Reaching out to younger widows
8:50am Friday 29th March 2013 in By Emma Dunn, @EmmaDunnn
Buy this photo Janette Gallagher is setting up a group for widows in their 50s and 60s after her husband Kevin died
AFTER losing her husband last year, Janette Gallagher knows only too well how important it is to have a supportive network of family and friends.
The 55-year-old was widowed in January 2012 when her husband of 33 years, Kevin, died as a result of a blood disorder. He was 55.
She is now starting a networking group for women in their 50s and 60s who have also been widowed so they can meet up for walks, coffees and meals.
“I am lucky enough to have family and friends who have been very supportive,” said the mother-of-two.
“However, I have decided to set up an informal contact group for women of this age as I believe there is a gap in support for women of that particular age group in Swindon.”
“When you are widowed in your 50s or 60s you are more than likely working full time – other groups meet on weekdays.
“Also, your friends are all still married and need to spend time with their own families, especially at weekends.
“Widows younger than 50 or 60 have more opportunities to socialise and can go around the bars with their friends, and perhaps look more at the dating websites, and women in their 70s and 80s tend to join the Women’s Institute.
“The 50s and 60s are not really interested in the bars and dating game, and are not quite ready for jam making with the WI, although I do think it is a marvellous institute for older women.”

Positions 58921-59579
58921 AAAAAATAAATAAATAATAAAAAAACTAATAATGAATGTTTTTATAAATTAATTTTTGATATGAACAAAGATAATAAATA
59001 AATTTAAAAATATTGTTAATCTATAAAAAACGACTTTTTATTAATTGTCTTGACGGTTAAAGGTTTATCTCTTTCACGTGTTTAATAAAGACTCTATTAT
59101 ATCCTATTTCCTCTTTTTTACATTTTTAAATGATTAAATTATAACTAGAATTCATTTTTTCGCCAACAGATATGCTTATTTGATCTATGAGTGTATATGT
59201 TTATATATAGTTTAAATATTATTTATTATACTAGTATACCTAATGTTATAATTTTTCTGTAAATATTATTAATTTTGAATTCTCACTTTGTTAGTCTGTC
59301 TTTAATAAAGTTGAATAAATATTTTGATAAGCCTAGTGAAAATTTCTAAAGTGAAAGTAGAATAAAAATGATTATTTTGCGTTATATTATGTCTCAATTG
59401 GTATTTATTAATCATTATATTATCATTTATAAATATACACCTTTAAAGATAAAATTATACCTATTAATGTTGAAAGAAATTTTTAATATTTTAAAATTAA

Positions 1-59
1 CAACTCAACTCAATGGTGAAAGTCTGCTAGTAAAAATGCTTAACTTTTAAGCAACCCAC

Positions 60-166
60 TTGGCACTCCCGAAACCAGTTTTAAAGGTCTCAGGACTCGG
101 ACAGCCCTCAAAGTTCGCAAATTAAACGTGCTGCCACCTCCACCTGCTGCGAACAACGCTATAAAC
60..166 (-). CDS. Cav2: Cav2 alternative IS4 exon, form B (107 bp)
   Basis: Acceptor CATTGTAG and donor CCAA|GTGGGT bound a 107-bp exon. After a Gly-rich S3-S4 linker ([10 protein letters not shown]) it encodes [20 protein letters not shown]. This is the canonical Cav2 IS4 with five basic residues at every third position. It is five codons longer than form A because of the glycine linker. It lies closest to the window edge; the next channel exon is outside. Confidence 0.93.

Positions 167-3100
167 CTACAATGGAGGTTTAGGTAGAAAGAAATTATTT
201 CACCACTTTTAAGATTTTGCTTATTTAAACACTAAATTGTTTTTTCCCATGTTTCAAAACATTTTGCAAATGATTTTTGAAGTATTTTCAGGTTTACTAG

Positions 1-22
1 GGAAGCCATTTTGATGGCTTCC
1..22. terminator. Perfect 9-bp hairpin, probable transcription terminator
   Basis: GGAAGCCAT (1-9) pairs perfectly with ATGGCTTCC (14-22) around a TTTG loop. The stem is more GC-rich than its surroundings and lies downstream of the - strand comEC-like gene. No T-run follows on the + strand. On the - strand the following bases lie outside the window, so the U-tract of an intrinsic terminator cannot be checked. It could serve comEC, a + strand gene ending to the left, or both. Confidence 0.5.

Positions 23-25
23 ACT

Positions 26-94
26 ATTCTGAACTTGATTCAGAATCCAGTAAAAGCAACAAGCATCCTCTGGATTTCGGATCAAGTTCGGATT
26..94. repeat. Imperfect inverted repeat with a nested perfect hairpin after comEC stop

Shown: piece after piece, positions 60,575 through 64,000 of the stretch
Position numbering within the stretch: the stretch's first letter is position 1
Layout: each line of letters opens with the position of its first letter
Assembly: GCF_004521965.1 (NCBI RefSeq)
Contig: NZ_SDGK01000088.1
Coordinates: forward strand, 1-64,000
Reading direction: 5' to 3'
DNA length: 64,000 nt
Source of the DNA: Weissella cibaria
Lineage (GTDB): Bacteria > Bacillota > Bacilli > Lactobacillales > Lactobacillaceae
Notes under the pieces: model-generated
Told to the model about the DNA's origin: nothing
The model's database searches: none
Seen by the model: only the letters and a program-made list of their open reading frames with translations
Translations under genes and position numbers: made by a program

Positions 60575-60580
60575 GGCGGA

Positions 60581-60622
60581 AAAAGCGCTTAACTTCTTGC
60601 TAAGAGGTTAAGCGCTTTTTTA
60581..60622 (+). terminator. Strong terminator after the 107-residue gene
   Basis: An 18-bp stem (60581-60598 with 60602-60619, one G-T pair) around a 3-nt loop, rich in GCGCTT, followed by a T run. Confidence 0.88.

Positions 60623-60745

Women in Janette’s group, which she is calling Widows At Fifty Sixty – WAFS – will meet for walks, cinema and theatre trips, coffee mornings, and visits to pubs and restaurants.
“Recently it came to me that I could be looking at 20 or 30 years on my own and there must be other women that feel the same so why don’t we get together and have a laugh?” said Janette, who works at Venues Event Management in Lotmead Business Village, Wanborough.
“Kevin was a joker and a laugh and he wouldn’t want me crying in my cup of tea every day. He would want me to have a laugh.
“I am hoping the women who get in touch feel the same.
“Obviously there are going to be times when you want to talk about your other half but hopefully in a good way.
“It’s not bereavement counselling, it’s more about supporting each other and being able to just ring each other up saying ‘do you fancy a walk around Coate Water?’”
Janette is also hoping to be able to put widowed women in their 50s and 60s who live in the same areas of Swindon in contact with each other .
To contact Janette email her at email@example.com.